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DTUT: Best Coffee and Craft Beer in New York

DTUT: Best Coffee and Craft Beer in New York

Best Coffee and Craft Beer in New York

Spotted: coffee and craft beer on the Upper East Side.

DTUT was a popular coffee hangout on the Upper East Side until its closing in 2007. Now just a few blocks north of its previous location, DTUT is the perfect retreat for a cup of coffee or a delicious craft beer.

Corey Lopez-Thomas, owner of the new DTUT (which stands for Downtown Uptown), revamped the simultaneous café/ bar with Irving Farms coffee from Hudson Valley. He told us he loves their consistently delicious coffee and admires their love for the science of brewing.

Lopez-Thomas wants customers to feel at ease when ordering craft beers. He says that the term shouldn’t alienate people. That’s why beer representatives come to DTUT to give the staff lessons. Knowing the difference between an ale and a lager or how hoppy a beer is can help bartenders suggest beers to newcomers. The bar's lengthy craft beer list includes favorites like Fire Island Sea Salt Ale, Six Point, and Dogfish Head.

Café during the day and bar at night, the revamped DTUT is a great venue, showcasing sustainably-sourced artisan coffee and authentic, creative craft beers.


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If that’s true, I’ll add that it takes a heck of a lot of coffee to brew great beer, or in my case, write about it. A strong cup of joe is a prerequisite to starting the day, but I could probably drink coffee all day if I didn’t think it would screw up my sleep pattern.

The good news for my fellow coffee and beer fans is that American small and independent craft brewers are also fond of coffee—not just to keep them going, but to complement their creations. As beer pundits argue over the merits of the current cloudy, fruit IPA trend, I take pleasure in seeing more and more breweries coming out with a variety of coffee beers this year. Coffee and beer need not occupy separate spaces, and I am not the only one excited for the increased variety.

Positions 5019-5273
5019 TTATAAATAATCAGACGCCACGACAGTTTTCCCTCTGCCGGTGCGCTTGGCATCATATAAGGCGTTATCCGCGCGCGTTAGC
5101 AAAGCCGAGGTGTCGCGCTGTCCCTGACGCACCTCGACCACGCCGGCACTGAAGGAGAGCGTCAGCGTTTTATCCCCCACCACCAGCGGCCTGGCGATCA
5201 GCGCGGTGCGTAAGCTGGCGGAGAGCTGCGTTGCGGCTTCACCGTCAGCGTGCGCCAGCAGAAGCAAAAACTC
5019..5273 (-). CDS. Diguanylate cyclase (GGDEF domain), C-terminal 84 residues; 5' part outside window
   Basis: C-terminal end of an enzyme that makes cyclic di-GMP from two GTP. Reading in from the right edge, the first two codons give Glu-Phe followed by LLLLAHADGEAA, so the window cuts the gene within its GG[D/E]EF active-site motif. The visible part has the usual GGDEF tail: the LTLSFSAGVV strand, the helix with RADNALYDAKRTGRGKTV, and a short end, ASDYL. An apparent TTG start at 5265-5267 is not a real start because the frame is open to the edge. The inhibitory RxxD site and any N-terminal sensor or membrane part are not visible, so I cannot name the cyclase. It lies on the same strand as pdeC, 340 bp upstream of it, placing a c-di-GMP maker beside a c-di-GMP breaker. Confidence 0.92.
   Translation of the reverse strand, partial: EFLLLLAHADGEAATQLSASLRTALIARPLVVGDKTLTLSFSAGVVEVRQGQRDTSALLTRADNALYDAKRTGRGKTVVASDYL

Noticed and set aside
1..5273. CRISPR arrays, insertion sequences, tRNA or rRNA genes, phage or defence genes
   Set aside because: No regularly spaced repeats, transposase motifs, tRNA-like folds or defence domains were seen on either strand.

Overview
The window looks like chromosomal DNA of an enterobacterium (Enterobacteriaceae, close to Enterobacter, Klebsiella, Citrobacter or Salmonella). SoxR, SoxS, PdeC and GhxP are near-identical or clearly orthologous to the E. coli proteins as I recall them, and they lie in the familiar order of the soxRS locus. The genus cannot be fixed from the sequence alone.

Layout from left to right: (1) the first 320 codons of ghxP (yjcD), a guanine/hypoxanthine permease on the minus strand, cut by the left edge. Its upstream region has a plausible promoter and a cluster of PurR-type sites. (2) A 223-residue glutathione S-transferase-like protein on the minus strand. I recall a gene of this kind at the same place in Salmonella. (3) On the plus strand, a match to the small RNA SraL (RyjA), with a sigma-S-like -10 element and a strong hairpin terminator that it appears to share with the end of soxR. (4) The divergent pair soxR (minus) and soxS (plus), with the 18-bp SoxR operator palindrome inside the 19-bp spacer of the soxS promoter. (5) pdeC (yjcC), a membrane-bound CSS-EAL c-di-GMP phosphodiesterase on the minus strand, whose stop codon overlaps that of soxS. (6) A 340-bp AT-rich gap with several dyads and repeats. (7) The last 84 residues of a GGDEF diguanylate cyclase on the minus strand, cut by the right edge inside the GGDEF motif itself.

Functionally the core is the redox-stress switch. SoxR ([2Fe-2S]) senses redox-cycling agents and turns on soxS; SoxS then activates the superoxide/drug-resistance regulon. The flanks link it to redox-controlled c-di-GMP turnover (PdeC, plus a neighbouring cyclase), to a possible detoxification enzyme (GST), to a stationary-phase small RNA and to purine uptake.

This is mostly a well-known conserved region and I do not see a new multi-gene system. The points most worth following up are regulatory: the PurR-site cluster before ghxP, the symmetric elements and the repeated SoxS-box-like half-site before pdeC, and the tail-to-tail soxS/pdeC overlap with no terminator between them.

Coffee beers are nothing new. Even before we were lucky enough to have Brian Yeager write about breweries teaming up with roasters and coffee shops, the java stout was a popular treat to find on a tap room menu.

Coffee and stout share common tastes and flavor characteristics that make them perfect compliments. Roasted coffee beans are most similar to roasted barley—an important malt variety that makes a stout a stout—which has a similar chocolate, espresso trait. If you ever have the opportunity to try some roasted barley, you will immediately think, “Hey, this tastes exactly like coffee beans smell.”

Of course, small brewers never seem content to rest on their laurels, and many find that coffee is a great addition to other styles of beer as well. The most interesting of which may be coffee IPAs, which I first experienced at Boulder’s Fate Brewing Co. Brewer Jeff Griffith used the sturdy bitterness of the two beverages to temper each other—the effect being a refreshing beer with an amazingly fresh and bright mocha flavor.

If you love your hops as much as your beans, coffee IPA is a style to seek out, but the dark roasty beers, the likes of brown ales, porters and stouts, will always offer brewers an opportunity to create the quintessential beer experience for craft and café lovers alike.


These are the top 5 Breweries in New York